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That Mangrove Forest is Protected

October 1, 2020

So, you are quarantining at home, keeping socially distant. It’s not so bad, you live in Florida, in a nice house on the water. Even so, after months at home, you are restless. You need a new project to keep busy.  While sitting on your back patio you think, “these mangroves are really crowding out my view of the water.”  Before grabbing your chainsaw, consider that mangroves are protected in Florida and the improper trimming or removal of mangroves can result in legal fees, fines and penalties.

Within Pinellas County, there are three types of mangroves: red (Rhizophora mangle), black (Avicennia germinans) and white (Laguncularia racemosa).  Mangroves are tropical trees that grow in calm intertidal areas.  They provide numerous important benefits, such as controlling shoreline erosion, maintaining water quality, creating critical habitat and nursery areas, and supporting recreational and commercial fishing.  Since the 1940s, about 86% of the mangroves in Florida have been lost—50% in the Tampa Bay region alone. In an effort to preserve and protect the remaining mangroves in the county, the Board of County Commissioners sought and received a delegation from the state of Florida to enforce the state’s Mangrove Trimming and Preservation Act.  In order to enforce the state act, the County Commission adopted the county’s Mangrove Trimming and Preservation Regulations, which are codified in Chapter 58, Article XVI, of the County Code.

The county is one of only seven local governments in the state that have been delegated regulation over the trimming, alteration and protection of mangroves.  The County Water and Navigation Section, which is within the Environmental Management Division of the Public Works Department, oversees the issuance of permits and exemptions under the County code, as well as related enforcement actions. County Water and Navigation Section employees are available at 727-453-3385 to answer any questions and to assist property owners in the proper maintenance of their mangroves.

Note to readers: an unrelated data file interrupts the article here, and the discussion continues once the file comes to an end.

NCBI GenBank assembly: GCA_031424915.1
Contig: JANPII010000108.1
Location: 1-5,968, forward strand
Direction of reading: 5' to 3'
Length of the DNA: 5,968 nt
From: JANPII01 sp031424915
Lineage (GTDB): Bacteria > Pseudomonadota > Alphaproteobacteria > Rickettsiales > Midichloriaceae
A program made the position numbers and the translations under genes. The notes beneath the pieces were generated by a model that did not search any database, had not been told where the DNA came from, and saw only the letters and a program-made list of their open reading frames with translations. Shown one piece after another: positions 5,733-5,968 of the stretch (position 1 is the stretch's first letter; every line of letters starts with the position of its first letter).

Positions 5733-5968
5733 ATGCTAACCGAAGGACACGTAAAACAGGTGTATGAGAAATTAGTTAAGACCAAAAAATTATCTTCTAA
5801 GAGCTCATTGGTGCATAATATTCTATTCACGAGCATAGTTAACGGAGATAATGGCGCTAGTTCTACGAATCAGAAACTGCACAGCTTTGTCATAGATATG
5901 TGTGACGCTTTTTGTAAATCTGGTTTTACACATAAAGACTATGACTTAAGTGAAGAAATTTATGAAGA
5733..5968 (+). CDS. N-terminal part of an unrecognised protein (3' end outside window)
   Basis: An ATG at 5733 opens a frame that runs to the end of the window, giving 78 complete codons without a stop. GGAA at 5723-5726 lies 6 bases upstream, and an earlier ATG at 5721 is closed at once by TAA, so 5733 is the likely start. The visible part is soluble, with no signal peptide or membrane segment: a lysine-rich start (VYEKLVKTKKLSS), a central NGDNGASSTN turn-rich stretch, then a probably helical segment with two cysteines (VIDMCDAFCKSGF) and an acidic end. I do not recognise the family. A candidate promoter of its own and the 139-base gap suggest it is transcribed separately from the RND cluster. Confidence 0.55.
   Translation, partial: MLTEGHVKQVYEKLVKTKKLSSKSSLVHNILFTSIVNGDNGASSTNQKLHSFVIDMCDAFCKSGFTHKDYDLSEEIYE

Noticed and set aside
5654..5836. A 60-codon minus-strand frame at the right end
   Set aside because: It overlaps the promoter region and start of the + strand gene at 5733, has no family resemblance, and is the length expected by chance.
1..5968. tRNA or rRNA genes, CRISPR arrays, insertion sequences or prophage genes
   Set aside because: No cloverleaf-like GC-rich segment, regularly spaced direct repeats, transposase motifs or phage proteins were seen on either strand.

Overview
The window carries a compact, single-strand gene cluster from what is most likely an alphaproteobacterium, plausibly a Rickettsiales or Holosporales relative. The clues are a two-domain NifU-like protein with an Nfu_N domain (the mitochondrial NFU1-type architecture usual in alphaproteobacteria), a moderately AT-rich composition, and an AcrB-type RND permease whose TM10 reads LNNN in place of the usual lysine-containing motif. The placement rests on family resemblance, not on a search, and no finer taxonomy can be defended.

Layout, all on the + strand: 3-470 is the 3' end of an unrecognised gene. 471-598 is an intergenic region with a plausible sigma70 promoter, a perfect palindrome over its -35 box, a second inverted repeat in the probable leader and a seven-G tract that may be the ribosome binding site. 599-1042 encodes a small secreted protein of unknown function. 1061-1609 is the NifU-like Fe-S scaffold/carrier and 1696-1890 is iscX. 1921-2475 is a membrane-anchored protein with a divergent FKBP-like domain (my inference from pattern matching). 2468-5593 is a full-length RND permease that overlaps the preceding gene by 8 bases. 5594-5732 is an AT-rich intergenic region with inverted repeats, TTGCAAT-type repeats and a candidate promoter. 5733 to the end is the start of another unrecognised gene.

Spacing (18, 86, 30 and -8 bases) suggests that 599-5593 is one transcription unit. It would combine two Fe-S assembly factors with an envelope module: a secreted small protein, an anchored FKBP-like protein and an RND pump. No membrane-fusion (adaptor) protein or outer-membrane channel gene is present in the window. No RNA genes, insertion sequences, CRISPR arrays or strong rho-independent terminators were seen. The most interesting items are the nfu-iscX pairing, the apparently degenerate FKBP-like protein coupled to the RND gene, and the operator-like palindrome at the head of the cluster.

Pursuant to Section 58-609 of the County code, it is presumed that any violation of the county mangrove regulations occurs with the knowledge and consent of the property owner, and that the owner is jointly and severally responsible for any restoration, fines or penalties that may be imposed.  Accordingly, even if a property owner retains a registered professional mangrove trimmer, it is the owner’s responsibility to familiarize him or herself with the regulations and ensure that any trimming is done in accordance therewith.  To avoid any potential noncompliance issues, a property owner should obtain a copy of any mangrove trimming permit or exemption from his or her contractor or the County Water and Navigation Section.  Information about mangroves, a link to the county mangrove regulations, and a list of professional mangrove trimmers registered in the county, is available at www.pinellascounty.org/environment/watershed/mangroves.

Of course, should you or your contractor have difficulty getting a permit, or run into a problem with your neighbors, the county, or state before, or after the work is performed, consult with an experienced environmental attorney.

Kevin S. Hennessy, is one of the founders of the law firm of Lewis, Longman and Walker, P.A. and is the Shareholder in Charge of its St. Petersburg office. Mr. Hennessy has practiced in the areas of environmental and land use law in Florida for over 30 years.  For more information, please contact Kevin S. Hennessy at khennessy @llw-law.com.